I disagree with you. Who has been labeled a seditionist? The President is using powers granted by laws upheld by Article II to gather foriegn intelligence from foreign nationals inside the U.S. and/or U.S. citizens suspected of involvement with terror organizations.

Certain liberties being curtailed during wartime is actually the rule, not the exception. This is the lowest-impact (domestically-speaking) war I have ever heard of. Whose rights are being infringed upon? Whose freedom of speech or expression has been limited as a result of the Patriot Act? Maybe Campaign Finance Reform, but not the Patriot Act, as far as I know.

Calling people traitors and muttering about impeachment proceedings and claiming that so-and-so hates America because they believe such-and-such is so much brinksmanship that belongs on Daily Kos, not in reasonable discourse. I feel like calling everyone a Nazi just to get them to shut up (but you can't purposefully invoke Godwin). That's a joke; sarcasm translates poorly in print!.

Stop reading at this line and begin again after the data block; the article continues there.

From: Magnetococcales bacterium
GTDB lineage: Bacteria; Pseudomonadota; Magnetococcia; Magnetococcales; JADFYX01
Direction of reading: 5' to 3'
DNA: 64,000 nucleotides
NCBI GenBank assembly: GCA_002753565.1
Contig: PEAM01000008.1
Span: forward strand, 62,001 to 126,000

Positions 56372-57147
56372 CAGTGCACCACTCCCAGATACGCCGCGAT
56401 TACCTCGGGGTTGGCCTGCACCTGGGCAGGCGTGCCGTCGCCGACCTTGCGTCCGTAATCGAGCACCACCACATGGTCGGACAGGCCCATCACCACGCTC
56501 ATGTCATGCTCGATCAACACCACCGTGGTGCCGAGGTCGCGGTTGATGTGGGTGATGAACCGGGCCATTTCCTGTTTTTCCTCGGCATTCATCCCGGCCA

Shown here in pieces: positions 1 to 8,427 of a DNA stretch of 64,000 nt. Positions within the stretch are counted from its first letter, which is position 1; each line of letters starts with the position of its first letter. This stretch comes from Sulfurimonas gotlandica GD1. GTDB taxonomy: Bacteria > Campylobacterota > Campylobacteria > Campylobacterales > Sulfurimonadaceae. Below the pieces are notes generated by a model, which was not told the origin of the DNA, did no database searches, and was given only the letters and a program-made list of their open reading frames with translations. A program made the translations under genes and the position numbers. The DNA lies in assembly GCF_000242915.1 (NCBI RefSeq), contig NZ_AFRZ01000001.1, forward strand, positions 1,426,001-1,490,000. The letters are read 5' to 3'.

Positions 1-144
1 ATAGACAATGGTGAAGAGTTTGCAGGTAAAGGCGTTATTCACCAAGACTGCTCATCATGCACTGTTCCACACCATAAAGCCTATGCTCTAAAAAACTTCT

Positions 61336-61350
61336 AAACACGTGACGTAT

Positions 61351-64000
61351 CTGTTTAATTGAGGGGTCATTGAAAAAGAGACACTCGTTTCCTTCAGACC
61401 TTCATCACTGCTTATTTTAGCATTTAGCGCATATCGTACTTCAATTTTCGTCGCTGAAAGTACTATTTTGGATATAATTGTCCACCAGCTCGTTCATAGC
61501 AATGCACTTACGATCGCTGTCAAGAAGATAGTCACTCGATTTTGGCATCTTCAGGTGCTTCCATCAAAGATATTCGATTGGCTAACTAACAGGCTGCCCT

I would like to read to Federalist Society's conclusions on the Patriot Act. Your concerns make me wonder why the Senate minority chose to filibuster the Patriot Act + more than 30 fixes to address those concerns. These are potential concerns, of course. I would also like to hear about someone whose rights have been trampled upon due to the invocation of the Patriot Act, because to date I've heard of none. I haven't read the Patriot Act, but I think I will, because it's a more important issue than this wiretap kerfuffle.

21 December, 2005 16:27  
Blogger Crazy Politico bloody well said...

Robo, the ACLU has been offering a bounty for the guy who gives them the test case. 4 years, still waiting for him.